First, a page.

Mrs. Piggle-Wiggle is the main character in a series of children's books by Betty MacDonald. She lives alone in a little upside down house, which "sitting there in its tangly garden it looks like a small brown puppy with its feet in the air. Mrs. Piggle-Wiggle says that when she was a little girl she used to lie in bed and gaze up and the ceiling and wonder and wonder what it would be like if the house were upside down. And so when she grew up and built her own house, she had it built upside down, just to see. The bathroom, the kitchen, and the staircase are right side up--they are more convenient that way." Mr. Piggle-Wiggle is dead, but he was a pirate and left bags of treasure hidden in the house or buried in the backyard for her. She also has a dog, Wag, and a cat, Lightfoot.

Children love her because she'll play with them in any way at any time, with none of that "you're too young" or "you can't do that right" that most adults give them; "one day at Mrs. Piggle-Wiggle's there were two little girls baking cookies; one little boy baking a pie and getting flour on the floor and eating most of the dough; a little girl ironing, in a very wrinkly fashion, all of Mrs. Piggle-Wiggle's clean clothes; four boys, with paint on their faces and feathers in their hair, chopping kindling; two boys painting the dog house; three little girls darning old pirate socks of Mr. Piggle-Wiggles', and pirates, pirates everywhere, digging in the back yard, shooting and yelling, running through the house and grabbing hunks of raw cooky dough."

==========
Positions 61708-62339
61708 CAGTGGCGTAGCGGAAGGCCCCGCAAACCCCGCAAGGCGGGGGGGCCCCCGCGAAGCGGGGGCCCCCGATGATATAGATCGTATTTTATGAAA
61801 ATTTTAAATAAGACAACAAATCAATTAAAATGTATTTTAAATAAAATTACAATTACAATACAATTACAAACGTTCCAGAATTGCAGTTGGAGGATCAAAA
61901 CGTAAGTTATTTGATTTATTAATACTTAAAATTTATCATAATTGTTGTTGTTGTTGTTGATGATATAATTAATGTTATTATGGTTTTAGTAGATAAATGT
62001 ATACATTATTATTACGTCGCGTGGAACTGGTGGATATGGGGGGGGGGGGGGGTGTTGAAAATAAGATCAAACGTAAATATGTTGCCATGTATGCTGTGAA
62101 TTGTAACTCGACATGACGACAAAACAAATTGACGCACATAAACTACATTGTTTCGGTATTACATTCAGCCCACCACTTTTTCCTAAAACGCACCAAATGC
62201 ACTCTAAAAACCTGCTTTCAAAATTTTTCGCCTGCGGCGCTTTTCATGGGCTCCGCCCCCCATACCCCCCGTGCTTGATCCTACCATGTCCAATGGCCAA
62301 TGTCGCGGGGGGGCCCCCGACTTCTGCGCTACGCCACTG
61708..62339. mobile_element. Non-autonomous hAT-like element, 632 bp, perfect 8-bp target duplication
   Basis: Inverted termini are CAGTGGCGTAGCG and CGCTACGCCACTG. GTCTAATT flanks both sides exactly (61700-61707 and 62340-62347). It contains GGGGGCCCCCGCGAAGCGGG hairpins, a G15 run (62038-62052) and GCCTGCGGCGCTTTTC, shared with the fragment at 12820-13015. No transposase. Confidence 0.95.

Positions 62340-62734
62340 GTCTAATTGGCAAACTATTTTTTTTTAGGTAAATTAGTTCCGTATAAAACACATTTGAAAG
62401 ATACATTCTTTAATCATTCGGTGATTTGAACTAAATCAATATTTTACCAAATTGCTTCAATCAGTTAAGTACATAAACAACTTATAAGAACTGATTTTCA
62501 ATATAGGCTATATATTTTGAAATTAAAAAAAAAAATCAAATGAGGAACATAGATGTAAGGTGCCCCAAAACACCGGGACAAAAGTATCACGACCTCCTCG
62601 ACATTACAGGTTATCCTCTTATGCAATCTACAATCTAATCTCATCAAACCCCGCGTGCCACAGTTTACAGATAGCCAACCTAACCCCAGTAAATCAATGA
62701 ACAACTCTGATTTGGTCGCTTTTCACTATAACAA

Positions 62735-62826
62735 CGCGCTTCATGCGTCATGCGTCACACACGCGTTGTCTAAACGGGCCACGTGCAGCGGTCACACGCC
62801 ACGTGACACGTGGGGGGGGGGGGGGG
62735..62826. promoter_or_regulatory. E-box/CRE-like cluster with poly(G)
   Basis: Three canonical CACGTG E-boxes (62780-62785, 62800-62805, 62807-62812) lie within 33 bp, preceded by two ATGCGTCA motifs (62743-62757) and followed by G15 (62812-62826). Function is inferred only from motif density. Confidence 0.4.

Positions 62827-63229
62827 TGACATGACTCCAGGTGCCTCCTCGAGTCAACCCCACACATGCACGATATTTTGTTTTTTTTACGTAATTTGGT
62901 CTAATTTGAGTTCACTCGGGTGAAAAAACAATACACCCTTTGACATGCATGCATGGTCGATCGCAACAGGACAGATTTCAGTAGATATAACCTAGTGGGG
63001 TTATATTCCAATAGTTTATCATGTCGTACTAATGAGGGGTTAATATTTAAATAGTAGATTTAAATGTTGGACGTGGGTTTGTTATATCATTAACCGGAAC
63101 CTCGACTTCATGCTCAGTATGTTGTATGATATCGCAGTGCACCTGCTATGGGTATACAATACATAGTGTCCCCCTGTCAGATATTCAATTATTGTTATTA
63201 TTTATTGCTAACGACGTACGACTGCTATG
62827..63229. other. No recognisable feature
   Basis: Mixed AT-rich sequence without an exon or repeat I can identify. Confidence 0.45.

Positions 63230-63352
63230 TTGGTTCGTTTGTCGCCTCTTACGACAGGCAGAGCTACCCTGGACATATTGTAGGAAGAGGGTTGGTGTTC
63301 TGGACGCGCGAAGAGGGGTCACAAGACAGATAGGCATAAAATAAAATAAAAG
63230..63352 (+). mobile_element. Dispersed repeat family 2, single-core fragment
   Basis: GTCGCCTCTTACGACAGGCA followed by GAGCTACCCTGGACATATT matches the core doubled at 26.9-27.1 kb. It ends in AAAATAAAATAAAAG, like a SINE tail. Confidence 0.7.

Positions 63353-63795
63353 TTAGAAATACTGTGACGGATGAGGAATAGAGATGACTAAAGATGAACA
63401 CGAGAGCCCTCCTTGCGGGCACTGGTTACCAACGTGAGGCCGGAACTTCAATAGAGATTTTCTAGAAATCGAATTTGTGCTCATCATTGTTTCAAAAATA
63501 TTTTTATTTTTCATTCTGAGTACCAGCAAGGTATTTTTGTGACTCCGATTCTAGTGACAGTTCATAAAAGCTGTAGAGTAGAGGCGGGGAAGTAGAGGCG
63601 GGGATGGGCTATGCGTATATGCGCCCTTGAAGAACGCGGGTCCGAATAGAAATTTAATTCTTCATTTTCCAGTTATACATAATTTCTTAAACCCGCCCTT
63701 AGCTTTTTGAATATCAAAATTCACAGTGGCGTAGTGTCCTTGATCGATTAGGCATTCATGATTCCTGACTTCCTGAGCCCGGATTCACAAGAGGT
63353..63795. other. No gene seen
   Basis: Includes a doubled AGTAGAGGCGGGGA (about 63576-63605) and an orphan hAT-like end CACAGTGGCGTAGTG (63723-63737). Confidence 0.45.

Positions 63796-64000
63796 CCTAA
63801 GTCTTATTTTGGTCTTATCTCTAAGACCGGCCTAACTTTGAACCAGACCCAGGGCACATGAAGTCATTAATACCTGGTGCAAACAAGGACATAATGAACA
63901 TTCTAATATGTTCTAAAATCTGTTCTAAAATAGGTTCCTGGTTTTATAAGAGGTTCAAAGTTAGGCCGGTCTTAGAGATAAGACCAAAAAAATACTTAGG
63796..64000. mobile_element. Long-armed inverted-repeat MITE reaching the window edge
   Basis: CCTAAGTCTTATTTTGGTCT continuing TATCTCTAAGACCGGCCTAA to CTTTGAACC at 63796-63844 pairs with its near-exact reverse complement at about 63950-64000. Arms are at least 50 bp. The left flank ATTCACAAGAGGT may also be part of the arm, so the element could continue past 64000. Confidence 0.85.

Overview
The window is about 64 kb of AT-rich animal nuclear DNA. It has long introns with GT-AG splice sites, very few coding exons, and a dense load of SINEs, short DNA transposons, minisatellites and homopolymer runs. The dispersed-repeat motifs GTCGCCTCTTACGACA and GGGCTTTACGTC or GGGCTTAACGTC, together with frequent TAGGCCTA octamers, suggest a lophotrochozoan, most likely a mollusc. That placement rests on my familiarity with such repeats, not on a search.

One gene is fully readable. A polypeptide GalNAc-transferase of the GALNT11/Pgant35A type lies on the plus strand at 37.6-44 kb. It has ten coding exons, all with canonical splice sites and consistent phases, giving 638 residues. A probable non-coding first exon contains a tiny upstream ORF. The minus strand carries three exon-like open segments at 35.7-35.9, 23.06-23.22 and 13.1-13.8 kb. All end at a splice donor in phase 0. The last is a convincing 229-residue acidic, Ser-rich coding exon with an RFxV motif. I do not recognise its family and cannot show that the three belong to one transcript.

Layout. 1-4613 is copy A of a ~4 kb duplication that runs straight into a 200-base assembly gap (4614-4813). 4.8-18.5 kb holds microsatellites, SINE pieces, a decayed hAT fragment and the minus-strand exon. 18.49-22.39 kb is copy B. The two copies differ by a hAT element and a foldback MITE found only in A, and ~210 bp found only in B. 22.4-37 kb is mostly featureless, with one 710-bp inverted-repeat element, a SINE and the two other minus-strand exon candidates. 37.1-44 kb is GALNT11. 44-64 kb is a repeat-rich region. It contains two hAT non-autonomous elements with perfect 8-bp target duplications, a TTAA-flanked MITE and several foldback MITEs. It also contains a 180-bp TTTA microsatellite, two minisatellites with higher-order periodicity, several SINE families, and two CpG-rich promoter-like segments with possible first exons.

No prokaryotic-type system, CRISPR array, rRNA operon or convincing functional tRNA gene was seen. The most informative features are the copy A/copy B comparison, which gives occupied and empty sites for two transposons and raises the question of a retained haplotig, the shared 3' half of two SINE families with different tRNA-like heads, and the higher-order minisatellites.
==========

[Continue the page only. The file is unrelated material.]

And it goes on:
Parents like her because she has interesting methods of making kids behave better (like magic pills that make black smoke clouds called "tattle tails" come out of the mouths of tattletales). "She showed Bobby how to sneak out and get the fireplace logs without being caught by Indians. She showed Dicky how a lawnmower is really a magic machine that mows down the enemy millions and millions at a time."

There are four books:

  • Mrs. Piggle-Wiggle from 1947, illustrated by Hillary Knight. (In this one her misbehavior cures are non-magical; for example, the solution for two sisters who fight with each other all the time is for their parents to behave exactly like the kids do until the girls realize what a pain they have been.)
  • Mrs. Piggle-Wiggle's Magic from 1949, illustrated by Hillary Knight. (The beginning of the magic cures, such as pills that render interrupters completely unable to speak.)
  • Hello, Mrs. Piggle-Wiggle from 1957, illustrated by Hillary Knight. (More magic, such as candy that renders show-offs completely invisible whenever they try to attract attention.)
  • Mrs. Piggle-Wiggle's Farm from 1954, illustrated by Maurice Sendak. (In this one, Mrs. Piggle-Wiggle has moved out of her upside-down house into a farm outside of town, so it seems to be chronologically later than Hello, Mrs. Piggle-Wiggle, and the cures have stopped being magical; the Pet Forgetter is cured by being locked out of an empty house without supper, for example.)

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